Frederick Wiseman returns to ballet world with new film


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In 1995, Frederick Wiseman released his documentary ‘Ballet,’ a nearly three-hour immersion into the daily rituals of New York’s American Ballet Theatre. The movie is now widely recognized as the gold standard for dance documentaries. This year, Wiseman returns to the ballet world with a new film, ‘La Danse -- Le Ballet de l’Opera de Paris,’ which is set to open in October in Europe and November in the U.S.

Wiseman spent seven weeks filming the Paris company at work, documenting the process of mounting a ballet production from the costume workshops and lighting design all the way up to public performances. He also spends time with individual dancers to chart the different stages each takes to become a star (or étoile) in the company.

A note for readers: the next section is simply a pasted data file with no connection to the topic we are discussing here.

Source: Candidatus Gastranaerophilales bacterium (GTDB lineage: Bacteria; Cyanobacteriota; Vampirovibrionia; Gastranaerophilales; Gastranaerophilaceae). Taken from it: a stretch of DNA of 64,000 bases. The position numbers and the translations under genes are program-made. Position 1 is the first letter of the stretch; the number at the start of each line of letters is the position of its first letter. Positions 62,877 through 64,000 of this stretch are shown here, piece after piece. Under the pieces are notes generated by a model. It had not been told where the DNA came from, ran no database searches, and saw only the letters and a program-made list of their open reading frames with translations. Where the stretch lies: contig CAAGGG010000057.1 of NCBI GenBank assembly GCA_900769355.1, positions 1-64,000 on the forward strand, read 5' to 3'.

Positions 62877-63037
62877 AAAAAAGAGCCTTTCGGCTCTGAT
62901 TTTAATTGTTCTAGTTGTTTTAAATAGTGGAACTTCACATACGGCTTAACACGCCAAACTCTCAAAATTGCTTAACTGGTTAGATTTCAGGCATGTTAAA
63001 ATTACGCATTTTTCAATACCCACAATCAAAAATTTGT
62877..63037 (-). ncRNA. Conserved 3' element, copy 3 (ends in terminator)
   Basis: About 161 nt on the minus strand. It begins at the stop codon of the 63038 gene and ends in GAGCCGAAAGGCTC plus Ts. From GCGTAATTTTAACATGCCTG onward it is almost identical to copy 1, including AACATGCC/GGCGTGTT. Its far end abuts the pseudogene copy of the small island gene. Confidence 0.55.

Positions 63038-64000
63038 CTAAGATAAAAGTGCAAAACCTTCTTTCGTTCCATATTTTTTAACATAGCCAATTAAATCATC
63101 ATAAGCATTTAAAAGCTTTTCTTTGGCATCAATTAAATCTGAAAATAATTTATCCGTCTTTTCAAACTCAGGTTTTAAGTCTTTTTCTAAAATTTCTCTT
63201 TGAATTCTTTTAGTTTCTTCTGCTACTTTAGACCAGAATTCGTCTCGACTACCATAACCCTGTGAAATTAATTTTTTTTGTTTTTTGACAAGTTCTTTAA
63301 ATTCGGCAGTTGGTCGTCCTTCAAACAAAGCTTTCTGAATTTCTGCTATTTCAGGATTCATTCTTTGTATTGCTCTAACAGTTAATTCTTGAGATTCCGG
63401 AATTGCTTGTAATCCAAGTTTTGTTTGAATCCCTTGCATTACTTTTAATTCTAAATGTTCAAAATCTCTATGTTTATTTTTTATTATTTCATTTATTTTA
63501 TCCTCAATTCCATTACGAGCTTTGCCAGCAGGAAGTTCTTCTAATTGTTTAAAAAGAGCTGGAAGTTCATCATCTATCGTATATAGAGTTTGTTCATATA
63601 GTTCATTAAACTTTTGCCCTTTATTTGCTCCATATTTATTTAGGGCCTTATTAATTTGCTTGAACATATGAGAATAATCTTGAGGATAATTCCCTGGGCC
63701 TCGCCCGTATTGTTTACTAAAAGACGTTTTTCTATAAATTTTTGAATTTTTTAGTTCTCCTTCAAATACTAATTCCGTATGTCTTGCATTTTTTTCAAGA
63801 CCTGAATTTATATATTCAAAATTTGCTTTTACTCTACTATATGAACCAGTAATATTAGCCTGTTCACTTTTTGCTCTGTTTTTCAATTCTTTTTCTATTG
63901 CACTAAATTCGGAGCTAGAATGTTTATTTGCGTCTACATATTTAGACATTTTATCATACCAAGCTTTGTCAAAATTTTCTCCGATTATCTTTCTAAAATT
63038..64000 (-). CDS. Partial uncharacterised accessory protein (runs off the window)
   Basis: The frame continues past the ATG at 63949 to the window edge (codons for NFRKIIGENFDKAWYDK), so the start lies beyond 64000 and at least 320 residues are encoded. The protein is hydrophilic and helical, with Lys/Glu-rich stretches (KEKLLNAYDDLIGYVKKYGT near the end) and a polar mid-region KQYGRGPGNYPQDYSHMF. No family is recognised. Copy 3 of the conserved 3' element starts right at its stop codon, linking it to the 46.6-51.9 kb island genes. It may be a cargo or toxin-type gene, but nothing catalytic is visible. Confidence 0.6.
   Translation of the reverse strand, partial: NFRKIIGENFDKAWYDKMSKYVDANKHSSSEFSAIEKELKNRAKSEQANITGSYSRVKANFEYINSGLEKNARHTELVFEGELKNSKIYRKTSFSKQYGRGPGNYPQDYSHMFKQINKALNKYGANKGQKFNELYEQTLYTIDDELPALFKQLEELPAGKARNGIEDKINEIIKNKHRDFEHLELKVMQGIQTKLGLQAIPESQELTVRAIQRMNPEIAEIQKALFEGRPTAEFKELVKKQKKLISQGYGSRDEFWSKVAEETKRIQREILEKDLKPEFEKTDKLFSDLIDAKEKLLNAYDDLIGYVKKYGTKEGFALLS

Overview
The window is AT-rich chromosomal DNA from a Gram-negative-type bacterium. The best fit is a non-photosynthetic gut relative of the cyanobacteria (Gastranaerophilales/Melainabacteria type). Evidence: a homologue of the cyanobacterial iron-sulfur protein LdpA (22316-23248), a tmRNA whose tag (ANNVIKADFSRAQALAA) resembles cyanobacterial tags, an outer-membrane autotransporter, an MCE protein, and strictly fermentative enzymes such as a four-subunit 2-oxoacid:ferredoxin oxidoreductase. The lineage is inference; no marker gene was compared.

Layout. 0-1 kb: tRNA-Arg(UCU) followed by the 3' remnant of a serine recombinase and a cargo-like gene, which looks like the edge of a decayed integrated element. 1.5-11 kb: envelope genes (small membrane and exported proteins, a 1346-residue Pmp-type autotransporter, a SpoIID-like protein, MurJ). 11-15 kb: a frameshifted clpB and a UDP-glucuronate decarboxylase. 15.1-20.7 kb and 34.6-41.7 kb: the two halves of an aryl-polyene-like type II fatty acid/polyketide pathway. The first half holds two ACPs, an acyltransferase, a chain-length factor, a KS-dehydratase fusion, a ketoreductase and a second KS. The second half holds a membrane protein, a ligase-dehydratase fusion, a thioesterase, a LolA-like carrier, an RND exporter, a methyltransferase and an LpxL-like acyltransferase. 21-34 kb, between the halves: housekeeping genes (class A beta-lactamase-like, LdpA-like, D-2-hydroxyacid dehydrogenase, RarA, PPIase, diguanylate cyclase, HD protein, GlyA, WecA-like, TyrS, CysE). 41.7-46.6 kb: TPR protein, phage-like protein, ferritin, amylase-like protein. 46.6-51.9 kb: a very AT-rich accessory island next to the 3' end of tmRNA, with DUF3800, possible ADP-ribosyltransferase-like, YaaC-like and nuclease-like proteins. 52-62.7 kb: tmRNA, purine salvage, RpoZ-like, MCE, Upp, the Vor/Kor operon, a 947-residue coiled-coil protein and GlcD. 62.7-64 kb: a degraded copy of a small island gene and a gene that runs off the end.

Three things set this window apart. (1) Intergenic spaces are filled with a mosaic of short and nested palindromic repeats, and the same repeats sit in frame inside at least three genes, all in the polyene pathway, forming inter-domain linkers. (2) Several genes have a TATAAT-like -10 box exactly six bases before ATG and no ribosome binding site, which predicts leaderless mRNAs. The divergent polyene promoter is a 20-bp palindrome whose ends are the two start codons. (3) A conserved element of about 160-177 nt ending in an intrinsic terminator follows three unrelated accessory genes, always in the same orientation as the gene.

According to Wiseman’s production company, the film follows the rehearsals and performances of seven ballets: ‘Genus’ by Wayne McGregor, ‘Le Songe de Medée’ by Angelin Preljocaj, ‘La Maison de Bernarda’ by Mats Ek, ‘Paquita’ by Pierre Lacotte, ‘Casse Noisette’ by Rudolph Nureyev, ‘Orphée and Eurydice’ by Pina Bausch and ‘Romeo and Juliette’ by Sasha Waltz.


Among the people featured in the movie are the company’s principal dancers, the corps de ballet and students at the company’s prestigious École de danse.

Wiseman has spent his career documenting various bureaucratic institutions around the world, including hospitals, high schools, social welfare groups and arts organizations. His signature style is one of intimate observation that deliberately forgoes the two typical tropes of the documentary form: the talking head and the narrator.

‘La Danse,’ which runs 160 minutes, will mark the second time he has turned his camera on a French cultural institution. In 1996, his four-hour ‘La Comédie-Française’ offered an intimate look into the theater company’s inner workings, with footage of rehearsals, live performances and internal political battles.

‘La Danse’ is being produced in partnership with PBS, which means we can look forward to a television broadcast sometime in the future.

-- David Ng